Hope is fading for many NBA teams, as losses pile up and dreams of even making the play-in tournament start to feel far-fetched.

Hope springs eternal each offseason, of course, with franchises already dreaming up deals that can improve their outlooks.

For the six teams with the worst records in the NBA (excluding the Oklahoma City Thunder since those 34 draft picks in the next seven drafts carry a LOT of hope), the following moves can get them a little closer to playoff contention or at least lay a better foundation for a rebuild.    

Cleveland Cavaliers and Minnesota Timberwolves

Cleveland Cavaliers Receive: G/F Jarrett Culver, PG Ricky Rubio

Minnesota Timberwolves Receive: PF Taurean Prince, SF Cedi Osman, 2022 second-round pick (via Houston Rockets)

Can two of the NBA's worst teams actually help each other?

For the guard-heavy Wolves and the talent-needy Cavs, yes they can.

The Cavs were "doing due diligence" on Culver before the March 25 trade deadline, per The Athletic's Jon Krawczynski, and Cleveland previously brought him in for a private workout and dinner before the 2019 NBA draft.

The 22-year-old guard/forward's playing time has been slashed to just 15 minutes per game in his sophomore season because of the Wolves' newfound depth on the wing, headlined by star rookie Anthony Edwards. In Cleveland, Culver would have a bigger role backing up both Collin Sexton and Isaac Okoro, especially with Osman and Prince now gone.

Rubio would fill the veteran backup point guard role for the Cavs behind Darius Garland, running the second unit offense. As beloved as Matthew Dellavedova is in Cleveland, Rubio would be a huge upgrade.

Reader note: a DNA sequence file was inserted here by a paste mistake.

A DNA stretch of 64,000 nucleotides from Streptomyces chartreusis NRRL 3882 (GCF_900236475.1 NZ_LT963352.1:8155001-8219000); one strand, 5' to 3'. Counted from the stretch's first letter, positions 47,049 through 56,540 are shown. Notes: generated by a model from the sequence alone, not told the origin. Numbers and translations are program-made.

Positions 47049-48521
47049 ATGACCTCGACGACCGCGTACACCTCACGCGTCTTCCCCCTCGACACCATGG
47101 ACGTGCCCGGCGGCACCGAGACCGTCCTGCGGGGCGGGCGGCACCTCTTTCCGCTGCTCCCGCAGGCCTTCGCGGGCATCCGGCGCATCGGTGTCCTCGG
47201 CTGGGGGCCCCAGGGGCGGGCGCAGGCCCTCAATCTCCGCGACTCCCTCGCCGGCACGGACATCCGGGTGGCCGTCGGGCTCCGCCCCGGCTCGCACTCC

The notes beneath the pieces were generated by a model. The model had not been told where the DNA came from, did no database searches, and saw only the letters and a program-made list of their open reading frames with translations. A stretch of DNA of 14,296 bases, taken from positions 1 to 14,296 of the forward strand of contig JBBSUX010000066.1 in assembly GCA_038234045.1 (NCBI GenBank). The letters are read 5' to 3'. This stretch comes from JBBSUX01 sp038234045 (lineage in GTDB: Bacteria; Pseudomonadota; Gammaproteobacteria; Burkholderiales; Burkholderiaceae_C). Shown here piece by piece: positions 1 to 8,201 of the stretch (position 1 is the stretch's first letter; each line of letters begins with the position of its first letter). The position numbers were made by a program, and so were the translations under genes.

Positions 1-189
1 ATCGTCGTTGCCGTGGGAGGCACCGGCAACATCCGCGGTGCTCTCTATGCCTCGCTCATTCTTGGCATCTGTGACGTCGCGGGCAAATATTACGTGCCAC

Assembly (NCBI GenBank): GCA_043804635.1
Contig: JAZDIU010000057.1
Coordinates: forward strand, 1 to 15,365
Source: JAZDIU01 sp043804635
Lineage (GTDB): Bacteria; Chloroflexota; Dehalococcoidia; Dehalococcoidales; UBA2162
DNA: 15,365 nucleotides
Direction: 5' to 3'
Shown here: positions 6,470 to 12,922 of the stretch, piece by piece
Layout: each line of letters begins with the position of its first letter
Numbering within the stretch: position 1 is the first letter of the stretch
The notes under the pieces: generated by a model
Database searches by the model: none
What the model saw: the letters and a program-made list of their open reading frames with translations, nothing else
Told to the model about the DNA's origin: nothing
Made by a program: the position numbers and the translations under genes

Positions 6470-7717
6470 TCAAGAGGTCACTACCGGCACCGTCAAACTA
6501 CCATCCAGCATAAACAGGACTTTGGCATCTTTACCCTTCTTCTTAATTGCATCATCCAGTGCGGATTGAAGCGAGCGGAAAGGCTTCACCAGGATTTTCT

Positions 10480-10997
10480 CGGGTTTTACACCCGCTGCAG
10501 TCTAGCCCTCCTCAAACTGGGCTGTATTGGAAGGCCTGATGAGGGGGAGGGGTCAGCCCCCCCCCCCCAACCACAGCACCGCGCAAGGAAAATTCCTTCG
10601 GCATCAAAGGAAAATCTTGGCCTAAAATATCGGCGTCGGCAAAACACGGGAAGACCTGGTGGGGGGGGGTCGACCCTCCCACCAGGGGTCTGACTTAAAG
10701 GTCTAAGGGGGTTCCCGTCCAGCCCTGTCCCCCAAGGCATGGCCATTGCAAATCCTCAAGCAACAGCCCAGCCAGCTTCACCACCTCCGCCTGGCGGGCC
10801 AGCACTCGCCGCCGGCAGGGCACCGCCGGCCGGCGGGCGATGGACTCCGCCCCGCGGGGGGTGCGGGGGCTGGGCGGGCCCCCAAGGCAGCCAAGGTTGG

For the Wolves, Prince is good enough to win the starting power forward job. The 27-year-old is averaging 10.3 points on 42.5 percent shooting from three in 26 games with Cleveland and can defend multiple positions.

Osman is a versatile backup who can play anything from shooting guard to power forward. His upside isn't as high as Culver's, but he can play a big role off the bench from Day 1 for a Minnesota team that needs to start winning.

The Cavs own three second-round picks in the 2022 NBA draft, so sending one to the Wolves to help facilitate the trade isn't a big deal.  

Detroit Pistons

Detroit Pistons Receive: C Jaxson Hayes, G Eric Bledsoe

New Orleans Pelicans Receive: G/F Josh Jackson, C Mason Plumlee, PG Cory Joseph

Jerami Grant would bring the most return in a trade, but Detroit shouldn't be in any hurry to part with its leading scorer and 2020 free-agent prize.

Building up the young talent base is priority No. 1. The Pistons need players who can complement point guard Killian Hayes and small forward Saddiq Bey.

Hayes is a raw, high-upside center who's destined for a backup role with the New Orleans Pelicans as long as Steven Adams is around. With Plumlee moved, Hayes could compete for the starting center job in Detroit. Still just 20, Hayes was the No. 8 overall pick in the 2019 draft and has averaged 15.6 points, 8.9 rebounds and 1.6 blocks per 36 minutes for his career while shooting 66.7 percent from the field.

Bledsoe can play a mentor role for Hayes and is only under contract for one more season ($18.1 million in 2021-22), as his $19.4 million salary in 2022-23 is only has $3.9 million guaranteed.

For New Orleans, Bledsoe has become an unnecessary part of a backcourt that's trying to get younger. Moving him saves some money and opens up more playing time for guys like Kira Lewis Jr. and Nickeil Alexander-Walker.

Plumlee is enjoying the best season of his career (10.3 points, 9.1 rebounds, 3.5 assists, 60.5 percent shooting overall) and would help New Orleans win immediately as the backup center.

Jackson is averaging 13.0 points per game for Detroit this season and can guard multiple positions, while Joseph is on an expiring deal (only $2.4 million out of $12.6 million is guaranteed if he's waived before June 30).    

The Pistons will get a high-upside prospect, while New Orleans will add some win-now pieces.